OUR Soveraign Lady, and the Estates of Parliament, considering That by the late Act of Parliament, for a Treaty with England for a Union of both Kingdoms, it is provided, That the Commissioners for that Treaty should not treat of or concerning any Alteration of the Worship, Discipline, and Government of the Church of this Kingdom as now by Law established: Which Treaty being now reported to the Parliament, and it being reasonable and necessary that the true Protestant Religion, as presently professed within this Kingdom, with the Worship, Discipline, and Government of this Church, should be effectually and unalterably secured: Therefore Her Majesty, with Advice and Consent of the said Estates of Parliament, doth hereby establish and confirm the said true Protestant Religion, and the Worship, Discipline, and Government of this Church, to continue without any Alteration to the People of this Land in all succeeding Generations, and most especially Her Majesty, with Advice and Content aforesaid, ratifies, approves, and for ever confirms the fifth Act of the first Parliament of King William and Queen Mary, Entituled, Act ratifying the Confession of Faith, and settling Presbyterian Church Government; with all other Acts of Parliament relating thereto, in Prosecution of the Declaration of the Estates of this Kingdom, containing the Claim of Right, bearing Date the eleventh of Aprile One thousand six hundred and eighty nine: And Her Majesty, with Advice and Consent aforesaid, expressly provides and declares, That the foresaid true Protestant Religion contained in the above-mentioned Confession of Faith, with the Form and Purity of Worship presently in use within this Church, and its Presbyterian Church Government and Discipline (that is to say) the Government of the Church by Kirk Sessions, Presbyteries, Provincial Synods, and General Assemblies all established by the foresaid Acts of Parliament, pursuant to the Claim of Right, shall remain and continue unalterable, and that the said Presbyterian Government shall be the only Government of the Church within the Kingdom of Scotland. And further, for the greater Security of the foresaid Protestant Religion, and of the Worship, Discipline, and Government of this Church, as above established, Her Majesty, with Advice and Consent foresaid, statutes and ordains, That the Universities and Colledges of Saint Andrews, Glasgow, Aberdeen, and Edinburgh, as now established by Law, shall continue within this Kingdom forever; and that in all time coming, no Professors, Principals; Regents, Masters, or others, bearing Office in any University, Colledge, or School within this Kingdom, be capable to be admitted, or allowed to continue in the Exercise of their said Functions, but such as shall own and acknowledge the Civil Government in Manner prescribed or to be prescribed by the Acts of Parliament: as also, that before, or at their Admissions, they do and shall acknowledge and profess, and shall subscribe to the foresaid Confession of Faith, as the Confession of their Faith, and that they will practise and confirm themselves to the Worship presently in Use in this Church, and submit themselves to the Government and Discipline thereof and never endeavour directly or indirectly the Prejudice or Subversion of the same, and that before the respective Presbyteries of their Bounds, by whatsoever Gift, Presentation or Provision they may be thereto provided. And further, Her Majesty, with Advice aforesaid, expressly declares, and statutes, That none of the Subjects of this Kingdom shall be lyable to, but all and every one of them for ever free of any Oath, Test or Subscription within this Kingdom, contrary to, or inconsistent with the foresaid true Protestant Religion, and Presbyterian Church Government, Worship, and Discipline, as above established: and that the same within the Bounds of this Church and Kingdom, shall never be imposed upon, or required of them, in any Sort. And lastly, That after the Decease of her present Majesty, (whom God long preserve) the Sovereign succeeding to her in the Royal Government of the Kingdom of Great Britain, shall in all time coming at his or her Accession to the Crown, swear and subscribe, that they shall inviolably maintain and preserve the foresaid Settlement of the true Protestant Religion, with the Government, Worship, Discipline, Right, and Privileges of this Church, as above established by the Laws of this Kingdom in Prosecution of the Claim of Right. And it is hereby statuted and ordain´d, That this Act of Parliament, with the Establishment therein contained, shall be held and observed in all time coming, as a fundamental and essential Condition of any Treaty or Union to be concluded betwixt the two Kingdoms, without any Alteration thereof, or Derogation thereto in any Sort for ever: As also, That this Act of Parliament, and Settlement therein contain´d, shall be insert and repeated in any Act of Parliament that shall pass for agreeing and concluding the foresaid Treaty or Union betwixt the two Kingdoms; and that the same shall be therein expresly declared to be a fundamental and essential Condition of the said Treaty or Union in all time coming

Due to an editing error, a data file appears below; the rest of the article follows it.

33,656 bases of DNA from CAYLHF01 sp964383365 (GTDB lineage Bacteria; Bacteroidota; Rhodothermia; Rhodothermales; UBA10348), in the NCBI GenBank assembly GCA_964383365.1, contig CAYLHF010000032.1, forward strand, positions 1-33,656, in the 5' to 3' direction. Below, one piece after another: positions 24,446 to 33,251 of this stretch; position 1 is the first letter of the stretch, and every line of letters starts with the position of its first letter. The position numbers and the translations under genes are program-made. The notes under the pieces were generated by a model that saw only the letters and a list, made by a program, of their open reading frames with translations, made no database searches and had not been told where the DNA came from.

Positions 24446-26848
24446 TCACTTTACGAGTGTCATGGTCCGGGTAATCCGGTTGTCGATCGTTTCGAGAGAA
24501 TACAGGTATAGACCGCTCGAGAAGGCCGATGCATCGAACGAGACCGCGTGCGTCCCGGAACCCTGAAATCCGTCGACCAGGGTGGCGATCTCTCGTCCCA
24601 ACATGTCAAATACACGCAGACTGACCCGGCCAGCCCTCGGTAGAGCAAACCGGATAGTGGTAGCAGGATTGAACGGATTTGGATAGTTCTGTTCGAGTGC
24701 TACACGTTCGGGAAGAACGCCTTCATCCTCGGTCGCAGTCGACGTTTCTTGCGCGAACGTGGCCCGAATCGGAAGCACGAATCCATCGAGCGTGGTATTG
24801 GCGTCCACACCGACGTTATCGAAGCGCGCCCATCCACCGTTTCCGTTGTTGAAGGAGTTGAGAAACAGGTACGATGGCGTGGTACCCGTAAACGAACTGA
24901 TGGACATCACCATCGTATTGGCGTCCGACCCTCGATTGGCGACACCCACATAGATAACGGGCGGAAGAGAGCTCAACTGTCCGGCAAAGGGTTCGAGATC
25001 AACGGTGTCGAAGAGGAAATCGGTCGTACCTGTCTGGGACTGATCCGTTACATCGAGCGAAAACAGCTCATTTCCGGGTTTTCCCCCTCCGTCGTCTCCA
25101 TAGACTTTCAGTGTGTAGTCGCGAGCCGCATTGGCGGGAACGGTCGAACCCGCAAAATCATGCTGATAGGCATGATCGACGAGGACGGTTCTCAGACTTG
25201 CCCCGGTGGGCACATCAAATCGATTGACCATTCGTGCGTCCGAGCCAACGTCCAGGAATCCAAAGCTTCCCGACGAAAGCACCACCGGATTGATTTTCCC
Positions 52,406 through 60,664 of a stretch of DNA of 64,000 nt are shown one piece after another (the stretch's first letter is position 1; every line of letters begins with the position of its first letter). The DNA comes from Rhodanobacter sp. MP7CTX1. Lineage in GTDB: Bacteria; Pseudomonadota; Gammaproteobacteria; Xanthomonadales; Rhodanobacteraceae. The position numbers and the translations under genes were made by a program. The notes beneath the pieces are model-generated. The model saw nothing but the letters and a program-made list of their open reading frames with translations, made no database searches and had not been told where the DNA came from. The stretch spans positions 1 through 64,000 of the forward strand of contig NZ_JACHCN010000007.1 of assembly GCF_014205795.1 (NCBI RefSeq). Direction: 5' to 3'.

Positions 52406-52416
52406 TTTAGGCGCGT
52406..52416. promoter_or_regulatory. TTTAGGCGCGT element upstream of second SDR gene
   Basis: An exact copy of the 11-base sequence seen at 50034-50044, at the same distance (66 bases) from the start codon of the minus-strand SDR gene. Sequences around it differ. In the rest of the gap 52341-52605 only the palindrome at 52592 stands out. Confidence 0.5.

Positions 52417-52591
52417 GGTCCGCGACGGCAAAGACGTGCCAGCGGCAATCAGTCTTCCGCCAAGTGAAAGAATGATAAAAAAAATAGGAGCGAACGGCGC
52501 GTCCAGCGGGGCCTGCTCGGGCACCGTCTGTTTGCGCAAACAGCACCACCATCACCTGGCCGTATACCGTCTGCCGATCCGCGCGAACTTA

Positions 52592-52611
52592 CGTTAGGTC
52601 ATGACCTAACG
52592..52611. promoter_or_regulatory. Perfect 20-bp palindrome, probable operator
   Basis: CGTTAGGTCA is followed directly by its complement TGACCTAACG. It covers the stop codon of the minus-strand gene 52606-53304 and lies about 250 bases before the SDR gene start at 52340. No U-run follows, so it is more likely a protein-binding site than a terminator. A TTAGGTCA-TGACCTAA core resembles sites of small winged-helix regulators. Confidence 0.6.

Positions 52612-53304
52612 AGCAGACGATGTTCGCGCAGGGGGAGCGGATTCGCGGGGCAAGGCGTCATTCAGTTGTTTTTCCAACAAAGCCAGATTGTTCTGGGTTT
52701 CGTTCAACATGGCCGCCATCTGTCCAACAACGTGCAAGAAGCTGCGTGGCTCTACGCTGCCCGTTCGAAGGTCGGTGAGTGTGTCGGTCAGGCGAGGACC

WHICH ARTICLES OF UNION and Act immediately abovewritten Her Majesty with advice and consent foresaid Statutes Enacts and Ordains to be and Continue in all time coming the sure and perpetuall foundation of ane compleat and intire Union of the Two Kingdoms of Scotland and England under this express Condition and Provision That the Approbation and Ratification of the foresaids Articles and Act shall be nowayes binding on this Kingdom untill the said Articles and Act be Ratified Approven and Confirmed by Her Majesty with and by the Authority of the Parliament of England as they are now Agreed to Approved and Confirmed by Her Majestie with and by the Authority of the Parliament of Scotland Declaring nevertheless that the Parliament of England may provide for the security of the Church of England as they think expedient to take place within the bounds of the said Kingdom of England and not Derogating from the security above provided for Establishing of the Church of Scotland within the bounds of this Kingdom As also the said Parliament of England may extend the Additions and other provisions contained in the Articles of Union as above insert in favours of the Subjects of Scotland to and in favours of the Subjects of England which shall not suspend or Derogate from the force and effect of this present Ratification But shall be understood as herein included without the necessity of any new Ratification in the Parliament of Scotland And lastly Her Majesty Enacts and Declares That all Laws and Statutes in this Kingdom so far as they are contrary to or inconsistent with the terms of these Articles as abovementioned shall from and after the Union cease and become void.